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Patrick S. O'Donnell


Your delightful story prompted memories of lunch breaks at the construction job site when I would exploit (when not napping) the rare moment in any conversation to bring up something I was reading (or had read) of a philosophical (on near-philosophical) bent, attempting (and often failing) to communicate key ideas in a “working-class” idiom, although in this case, many of my co-workers happened to be college educated (the general contractor I worked for, who is now nationally known as a pioneer in ‘green building,’ hired a fair number of UCSB graduates)! This did not endear me to my co-workers, and they did wonder why I was in construction and not back in school. Thankfully, I had earned their respect through hard work and a concern for craftsmanship, or else they might have made my workday quite miserable. As it turns out, it was as a result of philosophical conversations at the home of a former teacher and now client whose house we were rebuilding after the Painted Cave fire that I was asked to substitute teach.

Ethics, or moral philosophy, often seems to be an exception to the shrinking orbits of philosophical discourse (and whatever one thinks of their specific views): Peter Singer, Dale Jamieson, and Onora O’Neill, for instance, have rendered complex ethical ideas into a form palatable for practical “application.” One reason for this of course is that these philosophical analyses have relevance (intentionally or not) for wider circles: be it bioethics (or health ethics more broadly) or “animal ethics” or even just war ethics; of late, we find moral and political philosophers participating in discussions with international law and politics specialists about “targeted killings,” or discover works on “collective responsibility” with ethical and legal relevance to corporate conduct and the behavior of States. Unfortunately, the relevance, if any, of other areas of philosophical discourse to the existential concerns or trial and tribulations of the general public, is not made plain, as Ben Alpers notes, by Anglo-American philosophers, unable or unwilling to speak to a non-philosophical public: in other words, there are precious few philosophers who are on the order of a Bertrand Russell or John Dewey of yesteryear (perhaps that’s setting the bar a bit high and maybe I’m importing the French regard for intellectuals onto foreign soil), that is, who are at once academic philosophers and public intellectuals.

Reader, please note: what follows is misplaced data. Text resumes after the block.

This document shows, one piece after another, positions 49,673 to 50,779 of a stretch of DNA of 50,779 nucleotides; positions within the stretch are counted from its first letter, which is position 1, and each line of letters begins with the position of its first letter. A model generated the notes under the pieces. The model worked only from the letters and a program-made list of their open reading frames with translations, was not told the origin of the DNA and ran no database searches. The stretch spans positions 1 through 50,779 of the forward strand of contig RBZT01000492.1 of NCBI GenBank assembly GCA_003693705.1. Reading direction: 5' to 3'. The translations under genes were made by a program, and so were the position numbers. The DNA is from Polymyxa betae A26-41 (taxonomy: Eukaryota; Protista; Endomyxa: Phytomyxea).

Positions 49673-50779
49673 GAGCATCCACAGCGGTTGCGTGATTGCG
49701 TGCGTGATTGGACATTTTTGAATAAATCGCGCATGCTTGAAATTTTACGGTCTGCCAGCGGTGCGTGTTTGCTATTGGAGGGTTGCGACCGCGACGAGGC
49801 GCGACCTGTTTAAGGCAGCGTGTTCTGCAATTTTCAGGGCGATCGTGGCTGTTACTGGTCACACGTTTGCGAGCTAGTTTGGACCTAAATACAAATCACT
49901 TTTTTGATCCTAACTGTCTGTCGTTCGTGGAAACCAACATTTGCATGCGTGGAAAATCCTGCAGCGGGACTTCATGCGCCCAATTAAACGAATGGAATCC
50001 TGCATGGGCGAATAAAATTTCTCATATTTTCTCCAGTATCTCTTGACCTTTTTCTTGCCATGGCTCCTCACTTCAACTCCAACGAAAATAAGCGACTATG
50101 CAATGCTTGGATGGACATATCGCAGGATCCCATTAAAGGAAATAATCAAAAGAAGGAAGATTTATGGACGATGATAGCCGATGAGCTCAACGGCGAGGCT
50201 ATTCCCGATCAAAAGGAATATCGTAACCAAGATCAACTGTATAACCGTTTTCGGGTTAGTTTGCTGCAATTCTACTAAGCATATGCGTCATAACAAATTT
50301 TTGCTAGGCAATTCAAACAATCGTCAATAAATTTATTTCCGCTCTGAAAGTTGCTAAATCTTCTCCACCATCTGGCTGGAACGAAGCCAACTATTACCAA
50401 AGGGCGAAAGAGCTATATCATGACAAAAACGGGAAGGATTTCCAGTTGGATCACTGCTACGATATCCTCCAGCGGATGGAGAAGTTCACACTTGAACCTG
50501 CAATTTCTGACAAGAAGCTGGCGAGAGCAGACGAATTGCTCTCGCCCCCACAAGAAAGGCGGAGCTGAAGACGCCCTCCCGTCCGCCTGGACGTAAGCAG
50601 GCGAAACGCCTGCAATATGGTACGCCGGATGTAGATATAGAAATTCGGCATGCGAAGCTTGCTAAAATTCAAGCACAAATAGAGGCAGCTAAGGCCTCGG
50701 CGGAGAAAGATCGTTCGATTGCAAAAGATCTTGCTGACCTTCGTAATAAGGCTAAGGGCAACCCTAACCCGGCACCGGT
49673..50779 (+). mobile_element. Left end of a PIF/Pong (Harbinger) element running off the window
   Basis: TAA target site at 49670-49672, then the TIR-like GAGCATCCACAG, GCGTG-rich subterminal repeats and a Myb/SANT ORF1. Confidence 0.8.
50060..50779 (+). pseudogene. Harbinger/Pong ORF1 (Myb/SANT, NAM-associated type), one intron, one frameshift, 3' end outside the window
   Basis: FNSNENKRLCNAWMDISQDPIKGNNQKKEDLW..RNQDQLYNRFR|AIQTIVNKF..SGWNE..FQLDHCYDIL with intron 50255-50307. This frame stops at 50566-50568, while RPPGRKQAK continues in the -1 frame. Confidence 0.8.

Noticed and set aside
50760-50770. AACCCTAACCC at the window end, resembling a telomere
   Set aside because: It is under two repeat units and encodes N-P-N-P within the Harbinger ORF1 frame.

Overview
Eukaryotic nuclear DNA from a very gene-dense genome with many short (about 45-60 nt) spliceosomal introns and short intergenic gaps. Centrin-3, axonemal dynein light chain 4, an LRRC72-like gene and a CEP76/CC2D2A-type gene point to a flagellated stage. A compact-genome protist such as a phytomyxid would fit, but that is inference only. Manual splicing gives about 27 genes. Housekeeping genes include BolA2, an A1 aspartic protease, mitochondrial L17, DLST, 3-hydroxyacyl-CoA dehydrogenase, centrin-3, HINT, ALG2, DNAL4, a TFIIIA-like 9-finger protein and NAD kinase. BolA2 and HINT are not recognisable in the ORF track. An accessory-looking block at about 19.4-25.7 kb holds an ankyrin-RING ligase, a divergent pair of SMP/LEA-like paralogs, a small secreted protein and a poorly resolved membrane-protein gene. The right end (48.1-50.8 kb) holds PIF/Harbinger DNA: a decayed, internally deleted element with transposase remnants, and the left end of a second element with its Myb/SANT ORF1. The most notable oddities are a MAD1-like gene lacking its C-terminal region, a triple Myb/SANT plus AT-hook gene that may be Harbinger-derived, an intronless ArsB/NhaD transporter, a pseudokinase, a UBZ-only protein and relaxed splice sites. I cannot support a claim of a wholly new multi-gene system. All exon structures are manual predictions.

Yet as I say in the latest comment to Alpers’ post, I think specialization goes some distance in accounting for the core of the problem: it begins with one’s dissertation, which tends to set the trajectory and tone for later work. Rare are the philosophers with a taste and talent for looking at the “big picture,” or familiarizing or mastering the literature of several specialized domains. Some of these issues are discussed within the profession itself, as in Avner Cohen and Marcelo Dascal’s edited volume, The Institution of Philosophy: A Discipline in Crisis (1989). Cohen himself has written important works for wider publics, especially his research on nuclear proliferation and in particular Israel as a nuclear-armed state and its “bargain” with the bomb.

Michael Duff

I studied philosophy as an airline ramp agent. (I probably never lost or damaged your bag). The essay accompanying my successful application to law school was a kind of stream of consciousness response to the provided topic, "Describe your relationship to the world of ideas," in which I described what it was like to "lecture" on Heidegger to my blue collar co-workers (who were ever so happy to see me depart for law school!). By then (my early 30s) philosophy was already "therapeutic" - try loading luggage for 10 years without therapy! But the "discourse community" for advanced philosophic ideas seemed very small (and I assume it is even smaller now, though I'm no longer in the same circle of people). Technical, specialized language just confirms distance for many, many people. My concern is that "the rest of us" circle is shrinking so much that certain kinds of discussions will become simply impossible outside of our private echo chambers.

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